Q: Did you go to officer’s training? What did you decide?

A: Just then they came out with a directive. They needed soldiers for the overseas battle of the Bulge. At same time, I got a notice of acceptance to go to OCS. They gave me the choice and I chose to go overseas.

Q: Why did you choose to go overseas rather than officer’s training school?

Why did I volunteer to assist in the battle of the Bulge? It was the last stand of Germany. Germany put everything they had into that battle. That was in 1944. Medics don’t carry guns. I knew I was going as a medic. I didn’t want to carry a gun. You weren’t allowed to carry a gun by the Geneva Convention. The first thing they do is give you a helmet and jacket with a red cross on it. As soon as we got to Luxemburg, we took off the jackets and helmets because we were told that we were targets for the Germans, and they would kill us. But we still didn’t carry our rifles. We were “married” to our rifles, but as medics we gave them up.

Q: How did your parents react to your decision?

A: I went back to Jacksonville. My parents were very upset. They give you a week to say goodbye.

Q: Describe what going to war was like for you.

We came over on a fruit freighter, which was converted into three or four tiered-bunks, which we had to stay in all the time. I don’t know the name of the freighter. The first day on the boat they took us outside for fresh air. As far as we could see, we were out in the ocean and as far as you could see were ships and planes guarding us. We were lucky not to be attacked. It was dead winter of 1945 and it was freezing cold, and we couldn’t go outside and everyone got seasick. It took 10 days on the boat, and we departed at Le Harve, France. We couldn’t get off the boat. The city was leveled and we took boats, 100 at a time to land.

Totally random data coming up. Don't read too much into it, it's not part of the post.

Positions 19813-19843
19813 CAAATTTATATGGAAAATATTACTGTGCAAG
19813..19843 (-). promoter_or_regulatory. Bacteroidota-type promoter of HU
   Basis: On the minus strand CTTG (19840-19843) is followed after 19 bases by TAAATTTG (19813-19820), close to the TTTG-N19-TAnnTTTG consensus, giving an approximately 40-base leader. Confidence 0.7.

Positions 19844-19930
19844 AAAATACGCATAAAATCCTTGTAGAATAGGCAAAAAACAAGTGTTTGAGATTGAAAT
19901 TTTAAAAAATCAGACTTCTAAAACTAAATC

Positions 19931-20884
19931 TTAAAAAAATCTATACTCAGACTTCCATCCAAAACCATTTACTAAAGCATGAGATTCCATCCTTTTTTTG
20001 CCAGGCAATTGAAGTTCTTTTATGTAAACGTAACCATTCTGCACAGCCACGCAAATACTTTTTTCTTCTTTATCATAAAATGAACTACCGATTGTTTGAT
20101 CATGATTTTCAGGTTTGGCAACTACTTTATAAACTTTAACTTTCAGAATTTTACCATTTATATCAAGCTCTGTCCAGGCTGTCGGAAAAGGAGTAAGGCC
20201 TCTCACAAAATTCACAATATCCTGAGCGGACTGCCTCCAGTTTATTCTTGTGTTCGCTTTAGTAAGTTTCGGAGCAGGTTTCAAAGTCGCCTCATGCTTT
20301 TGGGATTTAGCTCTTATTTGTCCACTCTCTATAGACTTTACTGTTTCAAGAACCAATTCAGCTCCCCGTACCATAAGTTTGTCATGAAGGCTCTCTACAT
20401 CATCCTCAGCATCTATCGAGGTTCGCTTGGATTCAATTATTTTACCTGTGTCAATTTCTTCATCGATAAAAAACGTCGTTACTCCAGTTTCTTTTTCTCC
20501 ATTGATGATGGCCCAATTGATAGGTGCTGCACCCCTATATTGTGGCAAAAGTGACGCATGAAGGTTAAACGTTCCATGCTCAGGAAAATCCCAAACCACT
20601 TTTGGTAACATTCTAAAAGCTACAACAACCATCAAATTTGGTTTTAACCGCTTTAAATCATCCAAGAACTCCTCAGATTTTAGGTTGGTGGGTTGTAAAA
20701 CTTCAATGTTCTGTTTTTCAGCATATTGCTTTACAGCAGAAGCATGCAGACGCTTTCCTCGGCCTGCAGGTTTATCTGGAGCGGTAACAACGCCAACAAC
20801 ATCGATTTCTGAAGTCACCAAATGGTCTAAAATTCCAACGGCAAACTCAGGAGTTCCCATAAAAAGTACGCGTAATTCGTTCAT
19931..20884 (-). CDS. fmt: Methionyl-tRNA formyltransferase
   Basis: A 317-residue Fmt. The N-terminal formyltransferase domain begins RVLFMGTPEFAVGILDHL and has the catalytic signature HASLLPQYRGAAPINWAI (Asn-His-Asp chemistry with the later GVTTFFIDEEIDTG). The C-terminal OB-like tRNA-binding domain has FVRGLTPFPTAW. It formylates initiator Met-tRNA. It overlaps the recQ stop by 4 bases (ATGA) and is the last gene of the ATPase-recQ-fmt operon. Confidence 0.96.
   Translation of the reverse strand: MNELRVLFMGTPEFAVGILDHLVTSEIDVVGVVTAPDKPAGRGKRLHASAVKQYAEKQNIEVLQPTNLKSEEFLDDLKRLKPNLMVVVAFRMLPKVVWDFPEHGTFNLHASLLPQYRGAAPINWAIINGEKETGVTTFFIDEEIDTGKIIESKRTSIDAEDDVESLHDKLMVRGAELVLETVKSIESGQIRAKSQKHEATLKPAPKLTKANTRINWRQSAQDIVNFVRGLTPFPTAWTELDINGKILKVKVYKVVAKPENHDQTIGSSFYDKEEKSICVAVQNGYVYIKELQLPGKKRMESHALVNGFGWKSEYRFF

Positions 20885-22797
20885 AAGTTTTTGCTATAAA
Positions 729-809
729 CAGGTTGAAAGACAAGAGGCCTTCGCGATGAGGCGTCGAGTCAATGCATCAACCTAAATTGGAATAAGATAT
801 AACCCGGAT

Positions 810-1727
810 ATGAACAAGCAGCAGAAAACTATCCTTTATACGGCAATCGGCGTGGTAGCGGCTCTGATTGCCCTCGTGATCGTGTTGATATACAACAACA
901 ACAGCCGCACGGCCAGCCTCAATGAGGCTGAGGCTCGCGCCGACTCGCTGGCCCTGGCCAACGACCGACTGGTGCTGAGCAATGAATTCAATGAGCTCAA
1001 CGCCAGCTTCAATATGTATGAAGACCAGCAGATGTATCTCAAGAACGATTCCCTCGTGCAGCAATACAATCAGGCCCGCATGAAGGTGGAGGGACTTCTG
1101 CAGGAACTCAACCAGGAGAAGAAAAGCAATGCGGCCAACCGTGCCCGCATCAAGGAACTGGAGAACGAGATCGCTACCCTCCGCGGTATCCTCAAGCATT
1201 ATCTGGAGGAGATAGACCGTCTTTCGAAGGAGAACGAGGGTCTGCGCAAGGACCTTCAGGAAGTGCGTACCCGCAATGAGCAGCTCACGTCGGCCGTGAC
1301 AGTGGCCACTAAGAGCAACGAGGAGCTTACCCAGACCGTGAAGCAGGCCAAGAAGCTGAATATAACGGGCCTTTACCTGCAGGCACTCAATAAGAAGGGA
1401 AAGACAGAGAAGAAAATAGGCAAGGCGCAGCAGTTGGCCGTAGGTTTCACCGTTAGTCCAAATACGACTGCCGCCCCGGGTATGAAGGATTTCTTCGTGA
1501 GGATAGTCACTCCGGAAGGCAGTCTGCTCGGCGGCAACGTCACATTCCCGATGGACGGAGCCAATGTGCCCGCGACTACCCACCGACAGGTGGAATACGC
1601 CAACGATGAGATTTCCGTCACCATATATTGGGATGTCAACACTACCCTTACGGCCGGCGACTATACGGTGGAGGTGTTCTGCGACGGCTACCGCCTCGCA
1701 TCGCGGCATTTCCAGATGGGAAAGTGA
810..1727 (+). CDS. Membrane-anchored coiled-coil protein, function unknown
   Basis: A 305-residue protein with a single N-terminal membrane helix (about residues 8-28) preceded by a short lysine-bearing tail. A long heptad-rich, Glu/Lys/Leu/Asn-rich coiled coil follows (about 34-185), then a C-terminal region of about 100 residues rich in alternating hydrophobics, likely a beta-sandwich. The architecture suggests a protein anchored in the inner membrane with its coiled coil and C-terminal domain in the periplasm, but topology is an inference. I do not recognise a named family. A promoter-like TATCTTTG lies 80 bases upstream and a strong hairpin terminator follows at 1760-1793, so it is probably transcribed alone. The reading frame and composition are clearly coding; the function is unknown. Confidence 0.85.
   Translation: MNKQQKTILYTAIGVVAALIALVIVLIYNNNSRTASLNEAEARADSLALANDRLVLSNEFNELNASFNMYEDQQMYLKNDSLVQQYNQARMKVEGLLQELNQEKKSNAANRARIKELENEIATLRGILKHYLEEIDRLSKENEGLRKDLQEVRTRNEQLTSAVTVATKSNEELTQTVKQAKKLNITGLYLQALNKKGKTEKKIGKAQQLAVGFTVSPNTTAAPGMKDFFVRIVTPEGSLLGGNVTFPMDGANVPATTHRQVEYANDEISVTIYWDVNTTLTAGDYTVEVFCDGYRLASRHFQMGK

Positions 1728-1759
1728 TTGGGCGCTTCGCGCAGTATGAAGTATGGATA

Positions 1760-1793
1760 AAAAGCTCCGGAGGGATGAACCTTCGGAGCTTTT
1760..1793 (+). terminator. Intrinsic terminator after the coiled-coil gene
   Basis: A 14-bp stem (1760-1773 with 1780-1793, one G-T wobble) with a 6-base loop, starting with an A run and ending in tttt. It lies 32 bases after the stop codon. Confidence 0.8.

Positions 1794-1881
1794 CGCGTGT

Q: What happened once you landed on shore? What were the conditions?

The next day there was the worst snowstorm in 20 years, and we had to march about 10 miles in the snow to a train depot where trains took us to Luxemburg. Everybody was cold, wet and hungry. We had minimal food at that time; we had nothing on the train. Your rations were your meals—stew, eggs and ham, corn beef hash, spam, creamed spam, big square chocolate, powdered drink (orange/lemon) bullion powder, 4 cigarettes, package toilet paper and soap. You got three meals per day and goodies at night; once a month you might get fresh bread and there was a shower truck once a month.

Q: What happened once you reached Luxemburg?

A: In Luxemburg they told us we were in reserve for the battle, but we never went in. We waited and then the battle was won. And from there we started the invasion of Germany.

Q: What division were you in?

A:  I was in the 89th Division (Colorado Division). We started the invasion of Germany.  When we landed in France, before we got to Luxemburg, I went to an Officer’s Prisoner’s Camp on the border of France and Luxemburg. There I saw Canadian and Australian officers that were executed by the SS. That was my first introduction into the real war.

Q: Can you describe what you call “your first introduction to war in the officer’s Camp?”